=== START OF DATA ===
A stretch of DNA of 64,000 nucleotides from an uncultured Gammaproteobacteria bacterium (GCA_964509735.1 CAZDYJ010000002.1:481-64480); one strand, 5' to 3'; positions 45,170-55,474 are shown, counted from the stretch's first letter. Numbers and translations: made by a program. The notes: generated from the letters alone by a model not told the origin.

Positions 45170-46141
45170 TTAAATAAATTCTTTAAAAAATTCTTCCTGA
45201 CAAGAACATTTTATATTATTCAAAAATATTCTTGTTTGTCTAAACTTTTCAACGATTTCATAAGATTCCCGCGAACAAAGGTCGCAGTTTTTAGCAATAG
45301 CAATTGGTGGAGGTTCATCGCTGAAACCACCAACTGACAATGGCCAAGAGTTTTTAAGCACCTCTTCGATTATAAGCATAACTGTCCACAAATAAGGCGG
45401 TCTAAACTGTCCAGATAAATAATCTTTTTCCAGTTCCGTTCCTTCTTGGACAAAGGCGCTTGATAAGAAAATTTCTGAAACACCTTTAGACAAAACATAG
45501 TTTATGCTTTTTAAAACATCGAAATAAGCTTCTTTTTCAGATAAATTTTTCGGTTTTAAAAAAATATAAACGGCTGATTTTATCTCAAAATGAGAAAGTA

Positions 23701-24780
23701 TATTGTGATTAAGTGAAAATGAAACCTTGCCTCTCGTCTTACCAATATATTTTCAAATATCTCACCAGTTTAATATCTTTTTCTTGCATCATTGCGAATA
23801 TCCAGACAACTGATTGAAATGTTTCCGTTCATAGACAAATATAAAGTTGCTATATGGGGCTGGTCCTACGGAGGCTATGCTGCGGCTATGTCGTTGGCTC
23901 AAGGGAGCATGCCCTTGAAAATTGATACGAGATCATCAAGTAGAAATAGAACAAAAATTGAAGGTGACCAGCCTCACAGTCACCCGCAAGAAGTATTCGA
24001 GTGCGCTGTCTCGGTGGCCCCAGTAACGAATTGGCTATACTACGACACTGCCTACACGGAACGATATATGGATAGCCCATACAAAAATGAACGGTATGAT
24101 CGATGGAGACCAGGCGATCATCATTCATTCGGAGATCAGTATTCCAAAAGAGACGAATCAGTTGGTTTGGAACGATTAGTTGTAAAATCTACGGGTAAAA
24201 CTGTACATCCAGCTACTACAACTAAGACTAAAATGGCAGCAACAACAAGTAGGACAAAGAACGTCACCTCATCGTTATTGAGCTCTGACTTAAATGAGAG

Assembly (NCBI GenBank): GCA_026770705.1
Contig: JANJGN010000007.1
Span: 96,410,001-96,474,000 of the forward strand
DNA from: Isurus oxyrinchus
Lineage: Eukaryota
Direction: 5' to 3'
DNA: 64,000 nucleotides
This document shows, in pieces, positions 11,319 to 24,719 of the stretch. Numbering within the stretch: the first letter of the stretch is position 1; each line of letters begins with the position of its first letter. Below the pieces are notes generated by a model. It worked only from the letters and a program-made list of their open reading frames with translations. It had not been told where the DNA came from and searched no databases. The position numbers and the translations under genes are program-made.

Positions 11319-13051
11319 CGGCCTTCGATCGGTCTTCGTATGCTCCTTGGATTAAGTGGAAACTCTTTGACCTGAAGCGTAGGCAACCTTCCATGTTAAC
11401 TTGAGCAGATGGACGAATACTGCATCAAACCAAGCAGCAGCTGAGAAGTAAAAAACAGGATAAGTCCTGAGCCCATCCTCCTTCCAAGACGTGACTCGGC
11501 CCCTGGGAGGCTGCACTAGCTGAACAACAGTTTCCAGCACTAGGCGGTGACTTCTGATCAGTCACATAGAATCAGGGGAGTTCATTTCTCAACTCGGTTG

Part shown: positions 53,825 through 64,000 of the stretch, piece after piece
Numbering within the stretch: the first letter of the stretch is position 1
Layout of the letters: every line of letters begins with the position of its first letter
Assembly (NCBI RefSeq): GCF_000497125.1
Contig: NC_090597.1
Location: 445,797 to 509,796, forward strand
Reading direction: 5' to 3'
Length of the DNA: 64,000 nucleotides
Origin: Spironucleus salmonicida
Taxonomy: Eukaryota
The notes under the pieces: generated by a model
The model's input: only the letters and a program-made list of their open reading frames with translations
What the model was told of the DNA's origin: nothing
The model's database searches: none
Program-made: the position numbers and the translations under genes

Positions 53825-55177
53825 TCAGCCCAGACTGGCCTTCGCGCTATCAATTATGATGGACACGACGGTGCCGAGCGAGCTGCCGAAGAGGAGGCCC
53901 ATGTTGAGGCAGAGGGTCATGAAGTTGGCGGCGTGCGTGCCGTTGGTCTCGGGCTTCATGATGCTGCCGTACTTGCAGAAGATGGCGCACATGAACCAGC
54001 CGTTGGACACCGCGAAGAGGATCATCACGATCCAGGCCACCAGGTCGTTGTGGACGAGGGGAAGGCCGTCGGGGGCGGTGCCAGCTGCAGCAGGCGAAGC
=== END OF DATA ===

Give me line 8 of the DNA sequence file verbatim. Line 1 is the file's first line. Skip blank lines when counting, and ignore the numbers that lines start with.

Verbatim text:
Positions 23701-24780